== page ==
# C/AL Operators

Operators can be used in expressions to combine, investigate, and adjust values and data elements.

## C/AL Operators and Meaning

The following table shows the valid operators in C/AL.

C/AL operator Meaning
. Fields in records, controls on pages, and reports
() Parentheses
[ ] Indexing
:: Scope
+ Addition
- Subtraction or negation
* Multiplication
/ Division
DIV Integer division
MOD Modulus
> Greater than
>= Greater than or equal to
< Less than
<= Less than or equal to
= Equal to
<> Not equal to
IN In range
AND Logical conjunction
OR Logical disjunction
NOT Logical negation
XOR Exclusive logical disjunction
.. Range
@ Case-insensitive

The "+" and the "-" operators can be used both as unary and binary operators. The "NOT" operator can only be used as a unary operator. All the other operators are binary.

Most of the operators can be used on different data types. The action of these operators may depend on the data type of the expression that they are used on.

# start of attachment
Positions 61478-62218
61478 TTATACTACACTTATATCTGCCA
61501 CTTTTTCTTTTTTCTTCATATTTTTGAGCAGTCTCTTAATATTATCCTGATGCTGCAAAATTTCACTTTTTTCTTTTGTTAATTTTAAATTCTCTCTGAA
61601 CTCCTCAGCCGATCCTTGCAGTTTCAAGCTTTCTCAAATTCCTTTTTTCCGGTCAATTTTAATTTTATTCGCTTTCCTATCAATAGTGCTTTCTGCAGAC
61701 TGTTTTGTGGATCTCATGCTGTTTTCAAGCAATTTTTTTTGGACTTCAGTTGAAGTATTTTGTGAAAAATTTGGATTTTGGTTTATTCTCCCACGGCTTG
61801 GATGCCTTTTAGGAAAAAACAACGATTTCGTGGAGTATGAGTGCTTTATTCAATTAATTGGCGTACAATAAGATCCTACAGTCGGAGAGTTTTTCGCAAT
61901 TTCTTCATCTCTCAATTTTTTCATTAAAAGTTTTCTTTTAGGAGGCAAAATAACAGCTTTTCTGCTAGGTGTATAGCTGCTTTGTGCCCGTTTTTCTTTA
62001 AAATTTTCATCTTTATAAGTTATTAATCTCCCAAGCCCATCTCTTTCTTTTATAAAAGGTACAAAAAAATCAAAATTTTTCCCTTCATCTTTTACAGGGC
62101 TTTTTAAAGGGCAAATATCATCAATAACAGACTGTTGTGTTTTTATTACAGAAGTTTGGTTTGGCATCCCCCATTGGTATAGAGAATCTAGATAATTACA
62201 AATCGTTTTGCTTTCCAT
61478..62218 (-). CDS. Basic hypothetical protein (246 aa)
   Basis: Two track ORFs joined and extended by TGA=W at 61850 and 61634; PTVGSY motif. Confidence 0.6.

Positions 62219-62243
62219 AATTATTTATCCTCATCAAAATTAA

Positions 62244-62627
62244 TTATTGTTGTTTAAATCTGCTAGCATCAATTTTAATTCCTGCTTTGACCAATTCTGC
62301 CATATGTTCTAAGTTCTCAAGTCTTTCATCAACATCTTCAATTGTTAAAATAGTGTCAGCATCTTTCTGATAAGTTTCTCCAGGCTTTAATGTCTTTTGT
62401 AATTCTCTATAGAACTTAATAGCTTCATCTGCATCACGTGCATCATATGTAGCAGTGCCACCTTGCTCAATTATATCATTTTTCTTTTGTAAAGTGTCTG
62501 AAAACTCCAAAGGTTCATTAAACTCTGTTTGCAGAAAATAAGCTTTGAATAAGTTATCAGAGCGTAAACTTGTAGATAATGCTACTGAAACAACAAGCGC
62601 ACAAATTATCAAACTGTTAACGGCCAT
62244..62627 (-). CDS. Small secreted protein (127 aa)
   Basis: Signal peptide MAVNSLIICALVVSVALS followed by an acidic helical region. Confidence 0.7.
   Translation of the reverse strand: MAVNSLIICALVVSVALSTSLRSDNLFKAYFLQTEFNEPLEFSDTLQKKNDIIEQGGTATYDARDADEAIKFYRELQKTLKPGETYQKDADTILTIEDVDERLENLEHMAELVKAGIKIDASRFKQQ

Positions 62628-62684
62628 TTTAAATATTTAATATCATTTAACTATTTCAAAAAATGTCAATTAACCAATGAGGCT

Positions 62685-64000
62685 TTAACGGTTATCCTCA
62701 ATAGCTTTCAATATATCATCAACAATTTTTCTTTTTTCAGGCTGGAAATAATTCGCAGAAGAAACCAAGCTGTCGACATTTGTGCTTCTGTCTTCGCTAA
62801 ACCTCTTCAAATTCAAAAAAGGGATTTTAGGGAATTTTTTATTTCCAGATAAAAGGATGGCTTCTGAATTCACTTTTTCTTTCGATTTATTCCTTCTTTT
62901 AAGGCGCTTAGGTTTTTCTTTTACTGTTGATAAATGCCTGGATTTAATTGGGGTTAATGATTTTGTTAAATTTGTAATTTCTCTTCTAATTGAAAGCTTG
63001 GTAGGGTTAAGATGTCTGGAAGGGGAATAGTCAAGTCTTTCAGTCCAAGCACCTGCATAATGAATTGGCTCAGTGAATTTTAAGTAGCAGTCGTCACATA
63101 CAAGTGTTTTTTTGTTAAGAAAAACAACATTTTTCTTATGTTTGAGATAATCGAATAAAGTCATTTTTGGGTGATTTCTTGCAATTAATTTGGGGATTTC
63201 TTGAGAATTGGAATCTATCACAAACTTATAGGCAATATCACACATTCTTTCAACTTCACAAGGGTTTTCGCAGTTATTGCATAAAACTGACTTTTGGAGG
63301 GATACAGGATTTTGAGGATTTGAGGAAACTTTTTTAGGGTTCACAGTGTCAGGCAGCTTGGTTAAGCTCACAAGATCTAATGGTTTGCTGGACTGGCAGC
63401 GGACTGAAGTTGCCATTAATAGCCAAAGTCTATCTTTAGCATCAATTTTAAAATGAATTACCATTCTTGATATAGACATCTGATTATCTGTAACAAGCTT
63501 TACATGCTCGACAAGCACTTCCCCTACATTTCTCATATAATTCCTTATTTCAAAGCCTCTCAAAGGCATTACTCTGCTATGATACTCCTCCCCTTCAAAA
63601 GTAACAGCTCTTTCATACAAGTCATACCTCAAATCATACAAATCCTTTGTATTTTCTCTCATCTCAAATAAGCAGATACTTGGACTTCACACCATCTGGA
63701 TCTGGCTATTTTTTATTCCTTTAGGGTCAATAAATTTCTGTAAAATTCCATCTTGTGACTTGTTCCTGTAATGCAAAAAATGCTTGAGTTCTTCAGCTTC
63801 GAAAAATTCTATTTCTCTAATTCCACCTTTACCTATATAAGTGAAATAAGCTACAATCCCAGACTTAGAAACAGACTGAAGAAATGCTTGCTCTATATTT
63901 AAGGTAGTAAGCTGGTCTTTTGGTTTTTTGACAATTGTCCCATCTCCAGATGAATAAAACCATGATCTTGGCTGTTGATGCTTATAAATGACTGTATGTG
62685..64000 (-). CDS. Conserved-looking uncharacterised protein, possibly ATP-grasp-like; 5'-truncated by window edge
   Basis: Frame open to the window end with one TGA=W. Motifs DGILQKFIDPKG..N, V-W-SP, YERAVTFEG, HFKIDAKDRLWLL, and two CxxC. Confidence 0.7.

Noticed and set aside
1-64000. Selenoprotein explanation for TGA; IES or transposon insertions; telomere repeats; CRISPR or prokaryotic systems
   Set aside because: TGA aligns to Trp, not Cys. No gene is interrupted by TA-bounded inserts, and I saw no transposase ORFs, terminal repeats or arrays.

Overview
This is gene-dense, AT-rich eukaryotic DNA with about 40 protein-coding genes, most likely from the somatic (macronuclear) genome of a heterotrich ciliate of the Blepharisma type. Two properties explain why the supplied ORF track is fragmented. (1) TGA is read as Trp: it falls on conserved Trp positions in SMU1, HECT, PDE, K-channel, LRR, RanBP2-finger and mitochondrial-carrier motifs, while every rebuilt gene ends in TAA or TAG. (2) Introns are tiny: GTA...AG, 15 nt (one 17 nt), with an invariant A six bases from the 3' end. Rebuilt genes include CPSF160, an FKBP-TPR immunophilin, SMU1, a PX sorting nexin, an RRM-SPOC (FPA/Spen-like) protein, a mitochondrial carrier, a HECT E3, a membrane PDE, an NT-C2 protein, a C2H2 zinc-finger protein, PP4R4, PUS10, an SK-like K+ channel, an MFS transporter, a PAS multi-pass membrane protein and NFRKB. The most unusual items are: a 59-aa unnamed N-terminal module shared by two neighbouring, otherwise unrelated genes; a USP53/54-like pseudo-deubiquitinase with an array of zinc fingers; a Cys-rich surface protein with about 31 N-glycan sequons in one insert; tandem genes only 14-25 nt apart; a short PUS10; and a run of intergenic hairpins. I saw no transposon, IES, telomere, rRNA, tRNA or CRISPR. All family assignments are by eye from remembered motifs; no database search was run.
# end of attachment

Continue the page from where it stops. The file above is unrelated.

### Example 1

In this example, the "+" operator is used as a binary operator.

``````number + number
``````

This returns the sum of the numbers, that is, a result of type number.

### Example 2

In this example, the "+" operator is used as a binary operator.

``````string + string
``````

This returns the concatenation of the strings, that is, a result of the type string.

### Example 3

In this example, the "+" operator is used as a unary operator to indicate sign.

``````+34545
``````

## Operator Hierarchy

Operators are organized in a hierarchy that determines the order in which the operands in a given expression are evaluated. The following list shows the order of precedence of the C/AL operators:

1. .(fields in records), [ ] (indexing), () (parentheses), :: (scope)

2. NOT, - (unary), + (unary)

3. *,/,DIV, MOD, AND, XOR

4. +, -, OR

5. , <. >=, <=, = <>, IN

6. .. (range)

### Example 1

``````2 + 3 * 4
``````

This expression evaluates to 14.

### Example 2

``````(2 + 3) * 4
``````

This expression evaluates to 20.